What happens when you make a film about Edward Snowden and the NSA documents that he leaked? It inspires you to look at the dark side of technology. At least that was the case for Zachary Quinto and Melissa Leo, who portray documentary filmmaker Laura Poitras and journalist Glenn Greenwald in Oliver Stone’s upcoming Snowden biopic. “I did take some extra steps that I hadn’t taken before being exposed to this world,” says Quinto who admits that since filming the role, he has a piece of duct tape that covers the camera on his laptop. “I’ve changed all my passwords. I have no two passwords that are the same for any service online. I have two-step verification enabled in all of my devices.”
Leo, wasn’t inspired to go as crazy with her technology management but she did, however, follow in her costar’s footsteps with blocking the eyepiece of her computer. “[I’m not saying] ‘oh I have something to hide, I don’t want you to look,” she told Screen Rant during the Snowden press day. “It’s saying, ‘No thank you. I’d prefer you not look. I haven’t given you permission. And so I’m going to show you that I haven’t given you permission because clearly you’re not grown up enough to understand that not having given you permission, you can’t just come look in my house.’”
Ahead of the film’s September 16 release, we caught up with the duo to discuss getting to play journalists and do the on screen interviewing for a change and what inspired them to follow Stone on hid journey to bring Snowden’s story to life.
SR: How familiar were you guys with Edward Snowden and his journey prior to signing on with this?
Leo: Well, I was really not familiar at all with him. I like to get that right out of the way and really learned most of what I know from Kieran and Oliver’s script.
Quinto: I was aware of it but I think I was aware of it abstractly, theoretically. You know I understood who he was and what he did but I didn’t really see the relevance that it bore in my life and doing this film changed that tune pretty quick. I saw how vulnerable we all are and how exposed we all are and how this is an issue that affects everyone who owns a piece of technology. Which is certainly most people in this country.
SR: Has that caused you to take extra precautions? I know Scott [Eastwood] just told that he has a piece of duct tape over the camera on his laptop.
Quinto: As do I. Yeah. And I changed all my passwords. I have no any two passwords that are the same for any service online. I have two-step verification enabled on all my devices…so yeah, I did take some extra steps that I hadn’t taken before being exposed to this world.
SR: Did you do anything different?
Leo: No, I don’t tend to use technology all that much. Of course, I can’t avoid it – it’s called the telephone nowadays. And I do a certain amount of email, work-related primarily, on it. But I don’t do a lot of looking for things online. I just don’t do that much of it. I do, however, have tape over my eyepiece as well. What I think my peace is saying isn’t, “Oh I have something to hide. I don’t want you to look.”, it’s more saying, “No thank you. I prefer you not look. I’m not giving you permission. So I’m going to show you I haven’t given you permission because clearly you’re not grown up enough to understand that, not having given you permission, you can’t just come look in my house.” And I won’t know if they’re coming and looking or not…so I put a piece of tape over it.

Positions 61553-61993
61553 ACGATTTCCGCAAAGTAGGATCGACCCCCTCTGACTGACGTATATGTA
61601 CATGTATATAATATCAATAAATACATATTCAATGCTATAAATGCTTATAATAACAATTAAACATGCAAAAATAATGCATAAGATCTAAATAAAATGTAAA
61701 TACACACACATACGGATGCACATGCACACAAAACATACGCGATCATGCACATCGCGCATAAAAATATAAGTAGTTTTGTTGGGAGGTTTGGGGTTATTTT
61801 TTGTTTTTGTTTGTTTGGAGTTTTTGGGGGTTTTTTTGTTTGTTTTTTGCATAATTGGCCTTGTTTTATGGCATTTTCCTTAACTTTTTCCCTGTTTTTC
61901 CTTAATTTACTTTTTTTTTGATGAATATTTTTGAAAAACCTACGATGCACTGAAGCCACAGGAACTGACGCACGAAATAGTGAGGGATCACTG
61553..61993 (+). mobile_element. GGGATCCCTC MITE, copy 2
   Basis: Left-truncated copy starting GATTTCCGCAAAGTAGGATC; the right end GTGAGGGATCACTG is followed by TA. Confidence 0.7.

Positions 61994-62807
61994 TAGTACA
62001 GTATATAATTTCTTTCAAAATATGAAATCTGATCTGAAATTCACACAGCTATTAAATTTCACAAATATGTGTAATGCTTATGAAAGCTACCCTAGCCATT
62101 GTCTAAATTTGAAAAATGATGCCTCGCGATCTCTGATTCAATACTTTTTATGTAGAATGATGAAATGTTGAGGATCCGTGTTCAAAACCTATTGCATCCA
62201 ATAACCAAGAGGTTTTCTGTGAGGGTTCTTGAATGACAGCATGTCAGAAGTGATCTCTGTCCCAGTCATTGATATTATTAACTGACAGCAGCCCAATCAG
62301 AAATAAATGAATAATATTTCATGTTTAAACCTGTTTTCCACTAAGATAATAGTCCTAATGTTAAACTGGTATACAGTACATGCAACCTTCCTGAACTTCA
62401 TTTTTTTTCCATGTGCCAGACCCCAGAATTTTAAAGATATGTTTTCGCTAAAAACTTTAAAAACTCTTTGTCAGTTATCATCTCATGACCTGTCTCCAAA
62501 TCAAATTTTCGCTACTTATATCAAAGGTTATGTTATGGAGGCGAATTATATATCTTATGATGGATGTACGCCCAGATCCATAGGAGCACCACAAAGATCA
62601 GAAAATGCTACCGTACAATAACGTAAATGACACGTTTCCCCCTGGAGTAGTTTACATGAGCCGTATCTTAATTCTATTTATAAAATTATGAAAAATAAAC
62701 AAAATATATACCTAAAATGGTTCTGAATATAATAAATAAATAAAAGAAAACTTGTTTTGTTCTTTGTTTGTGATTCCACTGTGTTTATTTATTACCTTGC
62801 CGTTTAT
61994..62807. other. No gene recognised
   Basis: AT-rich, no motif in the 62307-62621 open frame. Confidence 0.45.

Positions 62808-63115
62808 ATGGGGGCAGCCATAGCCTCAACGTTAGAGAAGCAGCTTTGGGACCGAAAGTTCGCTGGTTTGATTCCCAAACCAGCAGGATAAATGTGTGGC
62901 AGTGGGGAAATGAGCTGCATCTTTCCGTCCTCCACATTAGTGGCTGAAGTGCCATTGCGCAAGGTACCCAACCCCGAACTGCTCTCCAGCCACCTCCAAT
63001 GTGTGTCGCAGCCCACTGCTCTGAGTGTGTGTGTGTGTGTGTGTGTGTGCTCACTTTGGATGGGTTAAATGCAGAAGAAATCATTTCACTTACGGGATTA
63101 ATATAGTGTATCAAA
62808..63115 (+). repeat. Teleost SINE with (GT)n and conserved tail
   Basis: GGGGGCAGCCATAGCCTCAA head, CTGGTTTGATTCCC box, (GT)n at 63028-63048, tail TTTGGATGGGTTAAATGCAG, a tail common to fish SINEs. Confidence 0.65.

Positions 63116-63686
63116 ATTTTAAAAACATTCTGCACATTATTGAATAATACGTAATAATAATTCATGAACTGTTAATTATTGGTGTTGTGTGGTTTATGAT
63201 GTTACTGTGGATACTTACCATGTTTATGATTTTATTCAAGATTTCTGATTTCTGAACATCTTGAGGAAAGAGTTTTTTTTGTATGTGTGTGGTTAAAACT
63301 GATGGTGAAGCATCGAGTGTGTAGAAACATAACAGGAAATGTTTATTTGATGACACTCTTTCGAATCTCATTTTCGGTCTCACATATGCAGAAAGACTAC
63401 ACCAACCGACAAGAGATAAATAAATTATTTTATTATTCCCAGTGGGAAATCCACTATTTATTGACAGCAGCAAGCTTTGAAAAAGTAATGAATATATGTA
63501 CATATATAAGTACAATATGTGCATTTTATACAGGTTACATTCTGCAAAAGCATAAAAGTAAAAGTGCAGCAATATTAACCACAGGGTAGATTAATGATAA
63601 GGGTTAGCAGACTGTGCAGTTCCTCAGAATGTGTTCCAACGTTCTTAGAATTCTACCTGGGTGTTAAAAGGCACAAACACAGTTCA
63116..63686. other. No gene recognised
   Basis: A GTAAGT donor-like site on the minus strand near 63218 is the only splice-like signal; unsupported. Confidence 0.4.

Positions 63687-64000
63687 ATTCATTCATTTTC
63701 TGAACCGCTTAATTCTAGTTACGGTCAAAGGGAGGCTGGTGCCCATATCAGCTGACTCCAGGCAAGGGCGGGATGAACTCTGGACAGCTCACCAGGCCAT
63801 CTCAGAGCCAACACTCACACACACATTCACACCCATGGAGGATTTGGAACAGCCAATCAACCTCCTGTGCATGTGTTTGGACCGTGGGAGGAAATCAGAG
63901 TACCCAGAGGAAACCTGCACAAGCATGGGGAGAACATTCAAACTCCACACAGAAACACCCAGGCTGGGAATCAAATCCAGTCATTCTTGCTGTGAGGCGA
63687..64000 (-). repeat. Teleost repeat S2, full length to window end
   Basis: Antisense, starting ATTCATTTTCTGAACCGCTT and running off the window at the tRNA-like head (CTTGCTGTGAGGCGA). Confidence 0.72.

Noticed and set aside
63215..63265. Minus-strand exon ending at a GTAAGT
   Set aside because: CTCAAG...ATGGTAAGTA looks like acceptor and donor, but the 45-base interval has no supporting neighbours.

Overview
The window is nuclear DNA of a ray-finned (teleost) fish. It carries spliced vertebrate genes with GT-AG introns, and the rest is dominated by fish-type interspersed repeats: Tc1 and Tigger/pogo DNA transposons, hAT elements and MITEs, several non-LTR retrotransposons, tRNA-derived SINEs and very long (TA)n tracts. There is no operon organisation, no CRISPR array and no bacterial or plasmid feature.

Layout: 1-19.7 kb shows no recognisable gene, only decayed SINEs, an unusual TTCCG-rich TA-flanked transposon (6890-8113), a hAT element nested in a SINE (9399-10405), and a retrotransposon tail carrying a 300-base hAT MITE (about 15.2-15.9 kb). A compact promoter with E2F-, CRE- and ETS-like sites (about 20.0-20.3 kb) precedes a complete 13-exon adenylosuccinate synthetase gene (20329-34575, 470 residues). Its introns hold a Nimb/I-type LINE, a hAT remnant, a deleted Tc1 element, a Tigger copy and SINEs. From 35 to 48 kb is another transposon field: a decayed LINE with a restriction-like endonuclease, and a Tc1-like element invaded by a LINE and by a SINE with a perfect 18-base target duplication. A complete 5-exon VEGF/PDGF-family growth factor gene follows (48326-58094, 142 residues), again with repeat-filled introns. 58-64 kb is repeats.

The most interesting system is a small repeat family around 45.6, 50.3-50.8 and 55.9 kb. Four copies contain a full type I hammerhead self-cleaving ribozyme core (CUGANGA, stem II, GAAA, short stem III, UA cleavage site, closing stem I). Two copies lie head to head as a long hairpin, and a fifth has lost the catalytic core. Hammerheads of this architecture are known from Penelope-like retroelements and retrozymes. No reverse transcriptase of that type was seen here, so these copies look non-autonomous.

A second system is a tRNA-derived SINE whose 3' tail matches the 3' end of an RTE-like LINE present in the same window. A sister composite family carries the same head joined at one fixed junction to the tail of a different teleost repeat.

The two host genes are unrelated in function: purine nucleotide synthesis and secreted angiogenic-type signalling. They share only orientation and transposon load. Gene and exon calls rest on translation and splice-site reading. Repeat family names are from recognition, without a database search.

SR: You guys have totally inspired me to take one of those Snowden Band-Aids they gave us and put one over my laptop camera.
Quinto: You totally should.
SR: As actors, you guys get interviewed all the time. Was it fun to be on the other side of the camera and get to portray these journalist?
Quinto: I mean, they’re great characters. They’re fascinating people. They were in an extraordinary situation.
Leo: It’s not exactly an interview that’s going on. I guess we do ask him some questions and we’re recording him answering them and so on like that.
SR: That’s an interview.
Leo: I suppose so. There is a certain amount of interviewing going on.
Quinto: The situation they were in was incredibly heightened. The stakes were high. There was a lot of pressure, a lot of tension, a lot of sense of claustrophobic, clandestine energy that I think was exhilarating for us to explore and recreate. We were fortunate to shoot a fair amount of our stuff at the actual hotel where it all happened in Hong Kong. That added another element of very similitude to the situation, so I feel like it was exciting.
SR: Did you guys get to actually meet the real people that you played and is it more nerve wracking when you’re portraying someone that exists?
Leo: It’s not exactly nerve wracking. It’s a challenge and it’s a responsibility. It’s how I think of it most of all. You have this certain about of responsibility to play a fictitious character and you have a script that’s guiding you and the other information of the custom department’s choices, and the set department, “Where are you”, and all those other pieces of information but you have to cull from your imagination the answer to all the unasked questions. And with a real person, there’s someone to get that information from, perhaps.
Quinto: I didn’t get a chance to meet Glen for this movie. I did meet him a few years ago, coincidentally, before any of this happened. But I’ve been familiar with his work, so I felt I wanted to get it right. I wanted to honor him. I respect him and I think the way he does his job is admirable. Yeah, there was an added incentive. I wouldn’t call it pressure, but incentive perhaps.
SR: Next time we’ll see you guys in the other chair.
Quinto: Yeah, we’ll be sitting there asking you stuff.
Snowden opens in U.S. theaters September 16, 2016.